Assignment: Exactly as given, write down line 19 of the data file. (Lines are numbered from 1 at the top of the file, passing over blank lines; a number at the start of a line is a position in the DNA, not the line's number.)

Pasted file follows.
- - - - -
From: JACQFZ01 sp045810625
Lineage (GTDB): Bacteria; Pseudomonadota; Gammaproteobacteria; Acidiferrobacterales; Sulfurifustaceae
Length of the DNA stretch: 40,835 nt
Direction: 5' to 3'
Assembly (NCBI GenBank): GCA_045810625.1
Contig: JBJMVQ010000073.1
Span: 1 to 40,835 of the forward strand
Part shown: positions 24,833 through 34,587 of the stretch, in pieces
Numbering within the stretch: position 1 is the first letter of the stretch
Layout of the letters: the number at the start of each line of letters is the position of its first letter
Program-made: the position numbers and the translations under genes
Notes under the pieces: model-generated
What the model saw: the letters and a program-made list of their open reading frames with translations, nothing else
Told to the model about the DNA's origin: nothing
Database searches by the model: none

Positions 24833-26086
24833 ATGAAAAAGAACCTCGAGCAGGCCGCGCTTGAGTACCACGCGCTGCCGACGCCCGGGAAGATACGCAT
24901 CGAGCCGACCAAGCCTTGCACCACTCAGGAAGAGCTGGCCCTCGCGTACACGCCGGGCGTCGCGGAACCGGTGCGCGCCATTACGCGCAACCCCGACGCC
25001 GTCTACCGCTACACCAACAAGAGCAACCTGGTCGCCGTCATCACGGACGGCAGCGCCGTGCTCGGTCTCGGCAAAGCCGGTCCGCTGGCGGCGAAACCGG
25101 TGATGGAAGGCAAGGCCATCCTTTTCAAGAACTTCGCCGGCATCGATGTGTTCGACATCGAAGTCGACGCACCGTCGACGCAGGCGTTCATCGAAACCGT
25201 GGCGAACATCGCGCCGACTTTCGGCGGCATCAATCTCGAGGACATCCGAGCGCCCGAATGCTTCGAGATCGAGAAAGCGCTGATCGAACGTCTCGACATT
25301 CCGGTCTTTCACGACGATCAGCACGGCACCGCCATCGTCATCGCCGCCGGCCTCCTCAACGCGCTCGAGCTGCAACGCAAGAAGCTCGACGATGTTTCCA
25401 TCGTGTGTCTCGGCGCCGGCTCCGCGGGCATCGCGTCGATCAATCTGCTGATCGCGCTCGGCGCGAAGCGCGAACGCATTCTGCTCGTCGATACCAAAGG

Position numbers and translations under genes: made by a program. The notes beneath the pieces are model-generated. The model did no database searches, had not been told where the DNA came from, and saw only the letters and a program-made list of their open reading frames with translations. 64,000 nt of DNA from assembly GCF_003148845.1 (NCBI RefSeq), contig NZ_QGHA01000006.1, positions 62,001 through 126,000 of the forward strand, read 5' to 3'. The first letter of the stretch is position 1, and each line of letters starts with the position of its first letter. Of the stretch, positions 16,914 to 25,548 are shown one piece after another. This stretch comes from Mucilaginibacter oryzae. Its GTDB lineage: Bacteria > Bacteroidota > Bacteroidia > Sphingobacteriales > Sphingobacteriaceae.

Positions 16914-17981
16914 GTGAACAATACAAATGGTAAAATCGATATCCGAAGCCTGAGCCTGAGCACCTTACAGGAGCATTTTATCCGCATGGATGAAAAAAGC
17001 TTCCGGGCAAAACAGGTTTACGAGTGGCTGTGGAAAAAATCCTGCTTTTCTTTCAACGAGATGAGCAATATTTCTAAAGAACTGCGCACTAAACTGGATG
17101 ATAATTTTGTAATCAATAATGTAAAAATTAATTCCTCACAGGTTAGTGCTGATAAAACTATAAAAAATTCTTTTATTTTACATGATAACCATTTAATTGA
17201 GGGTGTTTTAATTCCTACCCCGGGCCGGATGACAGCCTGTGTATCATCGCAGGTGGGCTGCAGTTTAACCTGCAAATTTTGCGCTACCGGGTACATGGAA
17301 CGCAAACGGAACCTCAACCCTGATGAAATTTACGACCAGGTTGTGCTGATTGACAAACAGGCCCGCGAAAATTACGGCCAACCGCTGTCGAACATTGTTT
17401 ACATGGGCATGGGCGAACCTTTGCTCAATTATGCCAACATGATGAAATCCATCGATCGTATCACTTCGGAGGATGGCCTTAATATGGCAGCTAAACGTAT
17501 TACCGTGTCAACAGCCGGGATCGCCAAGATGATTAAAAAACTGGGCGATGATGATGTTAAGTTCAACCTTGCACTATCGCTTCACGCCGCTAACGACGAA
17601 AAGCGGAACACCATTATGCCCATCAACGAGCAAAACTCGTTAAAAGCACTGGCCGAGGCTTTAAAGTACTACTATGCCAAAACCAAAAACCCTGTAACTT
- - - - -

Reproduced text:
25001 GTCTACCGCTACACCAACAAGAGCAACCTGGTCGCCGTCATCACGGACGGCAGCGCCGTGCTCGGTCTCGGCAAAGCCGGTCCGCTGGCGGCGAAACCGG